Saturday, June 18, 2011

From the Nest of the Early Bird

I am a notoriously early riser.  That is not the reason that I use this space today to convey a "Happy Father's Day" wish to my brothers, my brothers-in-law, my father-in-law and to all the other Dads out there who will be celebrating and celebrated tomorrow.  This year, Father's Day happens to coincide with my wedding anniversary.  Today, here at least, Dads get their due.  Tomorrow?  Tune in and find out.....and pretend to be surprised; OK?  It makes me feel much better inside, even if I cannot see the look on your face as you are reading.  Often I can guess what it is but I never know for certain. 

To fathers everywhere, I hope that tomorrow is an enjoyable day for you and for those you love.  I am confident that I do not suffer alone from the infirmity of ceaselessly reflecting on the decisions made when my two were still children and wondering just how good I have ever been as a parent.  I have my doubts.  With no trace of false humility (I assure you that I have difficulty enough projecting actual humility) I know that while I am at least reasonably good at what it is I do to earn my daily bread, I am mediocre at best in most other facets of my life.  My two have benefited exponentially from two things:  (a) a complete absence of any of my genetic material; and (b) an abundance of Margaret's.  Both Rob and Suzanne are adults in their mid twenties now.  I presume that at some date in the future I will have the chance to add the title of Grandpa to my resume.  While I would like to say with confidence that it is a responsibility I would handle with a certain amount of aplomb, I know better.

My brothers are both sufficiently older than I am that they knew our father far better than did I.  He died at age 57.  I was 14.  By the time I was of the age that I could actually comprehend Dad and interact with him, he was living what turned out to be the final decade or so of his life.  Our father was a pretty intense fellow, able to dazzle with his ability to speak with intelligence on a given topic in one breath and befuddle with his ability to speak without thinking at all in the next one.  When I was a boy, his favorite thing to call me when I did something that displeased him was, "Gonif."  Given his expansive vocabulary and his familiarity with several languages I presumed that he knew what it meant.  It was not until years after he died that I learned that it is a Yiddish word meaning, "thief, scoundrel or a dishonest person (often used as a general term of abuse)".  From that point forward, I have hoped that he spoke it without knowing what it meant.  

In the years since Margaret and I got married I have developed a far better understanding of my father than I had possessed either in the fourteen years that we cohabited the big blue marble or in the first dozen following his death.  Until I said, "I do" and became not just a husband but a father as well I had not walked a single step in his shoes.  Almost two decades further on up the road, I have worn through the soles of too many pairs to count.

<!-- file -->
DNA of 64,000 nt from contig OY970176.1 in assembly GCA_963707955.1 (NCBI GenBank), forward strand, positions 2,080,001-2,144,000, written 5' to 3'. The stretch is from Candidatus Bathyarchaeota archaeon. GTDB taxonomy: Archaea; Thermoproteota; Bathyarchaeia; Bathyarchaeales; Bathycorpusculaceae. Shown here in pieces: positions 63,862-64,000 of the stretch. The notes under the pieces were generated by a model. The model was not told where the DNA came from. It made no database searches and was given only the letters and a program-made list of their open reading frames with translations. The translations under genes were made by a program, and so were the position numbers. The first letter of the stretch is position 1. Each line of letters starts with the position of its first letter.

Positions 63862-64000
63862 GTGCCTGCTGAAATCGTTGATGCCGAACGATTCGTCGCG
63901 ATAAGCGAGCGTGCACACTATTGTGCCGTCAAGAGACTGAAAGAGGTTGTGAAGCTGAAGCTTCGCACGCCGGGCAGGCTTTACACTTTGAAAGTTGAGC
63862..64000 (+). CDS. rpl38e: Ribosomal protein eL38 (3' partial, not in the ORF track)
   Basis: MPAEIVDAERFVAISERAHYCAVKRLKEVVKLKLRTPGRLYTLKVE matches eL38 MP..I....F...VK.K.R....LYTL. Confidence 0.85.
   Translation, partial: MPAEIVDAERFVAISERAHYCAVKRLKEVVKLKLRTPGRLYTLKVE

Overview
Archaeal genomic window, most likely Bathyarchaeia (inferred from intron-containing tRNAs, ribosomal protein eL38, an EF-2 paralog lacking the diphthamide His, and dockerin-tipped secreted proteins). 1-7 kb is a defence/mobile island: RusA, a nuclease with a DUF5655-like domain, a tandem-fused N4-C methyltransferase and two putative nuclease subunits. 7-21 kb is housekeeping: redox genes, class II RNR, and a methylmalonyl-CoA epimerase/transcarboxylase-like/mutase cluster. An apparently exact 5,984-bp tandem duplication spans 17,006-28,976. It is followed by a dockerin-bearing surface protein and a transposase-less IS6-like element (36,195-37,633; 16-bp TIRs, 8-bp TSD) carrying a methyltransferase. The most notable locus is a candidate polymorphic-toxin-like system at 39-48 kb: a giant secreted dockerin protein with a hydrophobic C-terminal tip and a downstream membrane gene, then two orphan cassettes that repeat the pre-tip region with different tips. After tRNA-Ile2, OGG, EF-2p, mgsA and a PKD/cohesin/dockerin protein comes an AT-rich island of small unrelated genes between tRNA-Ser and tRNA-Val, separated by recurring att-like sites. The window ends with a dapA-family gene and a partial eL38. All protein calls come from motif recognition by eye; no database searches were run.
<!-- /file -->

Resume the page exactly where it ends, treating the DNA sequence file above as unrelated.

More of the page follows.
Several years ago, for reasons not entirely clear to me and likely less so to Mom and to my siblings, I became obsessed with finding out more about Dad's life at The Browning School in New York City.  I was ably assisted in my pursuit by a wonderful woman at Browning named Rachel Leanza.  At no cost to me - and I am quite confident considerable expenditure of time and effort to her - she went into the school's archives and unearthed a copy of the Yearbook from the time that Dad taught there.  She scanned the photographs and sent them to me on a CD.  Remarkable stuff.  The pictures opened my eyes to a man of whom I heard rumors but who I did not know myself had ever existed.  Hell, in a lot of the pictures he even had dark hair!  By the time I arrived his hair was completely white.  Just between us, Mom places the blame for that on Jill but we do not speak of it aloud for fear of upsetting her. 

My favorite photo from the group that Rachel unearthed for me is one of Dad from 1964.  He was in his most favorite place - the classroom.  He was forty years old or so and already a father four times over.  If I look hard enough at his face, I see Bill's and Kelly's and my own as well.  And that is how it should be I reckon.  You live your own life, you make your own way and your own decisions.  Some good.  Some bad.  You might think that you have made the decisions you have made independent of anything or anyone's influence.  You might be right. 

But maybe, just maybe, you look for a moment at a photograph.  And in doing so, you see not merely an image but a reflection as well.  

....and maybe, just maybe, you hear a bit of his song in your soul

Happy Father's Day.


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